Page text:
Tuesday, November 6, 2007
The term “afternoon dress” can apply to many different types of gowns. In general, any afternoon dress is the opposite of a morning dress: it's meant to be seen. Other than that, the type of situation it was meant to be seen in would dictate its style. During the Regency, light muslins were very popular for afternoon dress. In the first few years of the 19th century, so many young women died after catching a chill or pneumonia due to wearing these light gowns in the winter that it was called “the muslin disease”!
During the day, one's bosom was entirely covered (well, unless one were beyond the pale). Even dresses with low scoop necklines were filled in with a chemisette (a dickey made of thin material) or fichu (a thin scarf tucked into a low neckline). Unlike today, cleaveage was NOT a daytime accessory.
A walking gown or promenade gown was meant for – you guessed it! – walking. It would be made in the most fashionable style, with beautiful trimmings, and worn while shopping or walking through the park. A walking dress could also be worn to pay calls on other families. The name is somewhat misleading, because nothing about it made it better for walking than any other dress. When trains were popular for daywear, walking dresses had them, and I can't imagine that would have been easy!
Another type of afternoon dress was a carriage dress or traveling dress. These were made out of slightly heavier fabrics, ones that would resist wrinkles more than a cotton muslin. Also, they tended not to have as many trimmings, which could become crushed during a long carriage ride.
Riding habits were also worn sometimes for traveling, but more often they were worn for (no, wait, don't tell me) riding. Made out of a sturdy material (like wool), a riding habit consisted of a dress with a very simple bodice and a jacket that was meant to cover it at all times. Imagine it as wearing a sportsbra under a blazer instead of a regular shirt. Sure, it's there, but you're not going to take off your blazer and let everyone see it.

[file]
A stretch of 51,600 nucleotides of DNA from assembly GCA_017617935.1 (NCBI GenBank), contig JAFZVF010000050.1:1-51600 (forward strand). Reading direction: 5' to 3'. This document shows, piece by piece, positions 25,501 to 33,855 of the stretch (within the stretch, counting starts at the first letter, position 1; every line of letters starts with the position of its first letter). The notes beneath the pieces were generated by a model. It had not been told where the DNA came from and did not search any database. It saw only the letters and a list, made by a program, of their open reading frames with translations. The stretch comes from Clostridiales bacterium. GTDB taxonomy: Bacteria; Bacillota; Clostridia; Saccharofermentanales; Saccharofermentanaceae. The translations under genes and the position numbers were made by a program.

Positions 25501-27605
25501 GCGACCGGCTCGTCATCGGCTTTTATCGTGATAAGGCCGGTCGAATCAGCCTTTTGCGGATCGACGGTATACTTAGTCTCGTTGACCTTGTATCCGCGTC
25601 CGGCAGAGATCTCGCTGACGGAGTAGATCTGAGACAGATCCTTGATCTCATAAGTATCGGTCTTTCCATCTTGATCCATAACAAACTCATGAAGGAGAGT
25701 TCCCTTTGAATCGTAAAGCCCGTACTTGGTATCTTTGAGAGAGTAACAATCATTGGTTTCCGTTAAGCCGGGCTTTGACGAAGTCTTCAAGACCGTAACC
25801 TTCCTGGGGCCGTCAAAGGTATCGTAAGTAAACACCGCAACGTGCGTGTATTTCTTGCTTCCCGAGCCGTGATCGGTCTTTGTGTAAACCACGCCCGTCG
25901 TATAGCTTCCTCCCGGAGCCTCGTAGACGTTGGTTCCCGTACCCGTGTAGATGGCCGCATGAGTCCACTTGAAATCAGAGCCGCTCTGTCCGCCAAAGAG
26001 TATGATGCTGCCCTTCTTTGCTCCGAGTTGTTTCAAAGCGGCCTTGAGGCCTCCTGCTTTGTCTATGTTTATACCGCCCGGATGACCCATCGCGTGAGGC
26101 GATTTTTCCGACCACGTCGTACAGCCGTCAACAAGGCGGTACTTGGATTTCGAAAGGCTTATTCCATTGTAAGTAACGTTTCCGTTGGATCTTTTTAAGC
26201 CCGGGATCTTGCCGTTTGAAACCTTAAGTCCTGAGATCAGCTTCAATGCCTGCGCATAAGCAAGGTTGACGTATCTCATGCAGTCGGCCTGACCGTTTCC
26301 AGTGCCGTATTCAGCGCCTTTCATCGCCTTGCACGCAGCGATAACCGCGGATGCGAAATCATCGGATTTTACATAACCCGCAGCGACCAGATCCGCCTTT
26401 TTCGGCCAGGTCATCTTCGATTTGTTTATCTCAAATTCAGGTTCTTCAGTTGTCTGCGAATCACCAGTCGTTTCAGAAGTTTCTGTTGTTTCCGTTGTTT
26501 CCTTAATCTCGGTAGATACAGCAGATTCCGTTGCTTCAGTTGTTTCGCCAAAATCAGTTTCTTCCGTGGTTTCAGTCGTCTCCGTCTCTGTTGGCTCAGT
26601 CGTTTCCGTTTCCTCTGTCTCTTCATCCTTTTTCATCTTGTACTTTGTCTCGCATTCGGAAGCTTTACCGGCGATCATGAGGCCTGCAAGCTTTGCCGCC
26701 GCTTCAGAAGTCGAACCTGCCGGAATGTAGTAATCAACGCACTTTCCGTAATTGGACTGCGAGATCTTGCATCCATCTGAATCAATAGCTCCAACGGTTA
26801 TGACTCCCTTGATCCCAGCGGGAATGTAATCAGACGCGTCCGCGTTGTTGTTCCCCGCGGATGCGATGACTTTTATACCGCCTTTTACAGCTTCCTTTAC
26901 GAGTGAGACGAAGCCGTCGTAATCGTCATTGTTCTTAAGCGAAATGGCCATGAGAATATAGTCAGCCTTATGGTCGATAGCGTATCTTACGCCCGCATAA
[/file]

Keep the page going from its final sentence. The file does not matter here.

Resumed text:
The skirts of a riding habit were also longer and fuller than the skirts for a walking dress or carriage dress. They had to be in order to be draped over the ladies legs and protect her modesty while she rode sidesaddle. Riding habits took many details from men's clothing, the jackets being rather mannish in cut, and even the hats worn while riding were distinctly masculine. Riding habits also took many details from military uniforms, often being decorated with military-style piping or embroidery and epaulettes.
walking dress Outerwear was an important part of afternoon dress, especially if one didn't want to catch the muslin disease! Long hooded cloaks were always popular, as were many different styles of shawls. Some were decorated with classical Greek motifs, others with a paisley pattern (yes, paisley was around even then). The weights of shawls could vary from soft, heavy cashmere to light silk or even muslin in the spring and summer.
Another type of outerwear was the spencer. It was supposedly created by Earl Spencer (a great-great-great… ancestor of Princess Diana) when the bottom of his coat burned off after he'd had his back to the fire. Whether this is true or not, spencers were high-waisted jackets which could be worn over afternoon dresses of any type for warmth.
A close relative of the spencer was the pelisse. pelisse Most pelisses were basically spencers with an attached skirt. They provided more warmth than a spencer, because it would also keep one's ankles toasty. Some pelisses looked a bit more like shorter robes, ending at the knee or so, but to me these seem to defeat the purpose. One's ankles would freeze! Both spencers and pelisses took many details from men's clothing, and often had a military theme. Because of the War with Napoleon, military details were extremely popular for most of the Regency.
Other must-have afternoon dress accessories were gloves, muffs, bonnets, caps or hats, and of course appropriate footwear. But that is a story for another day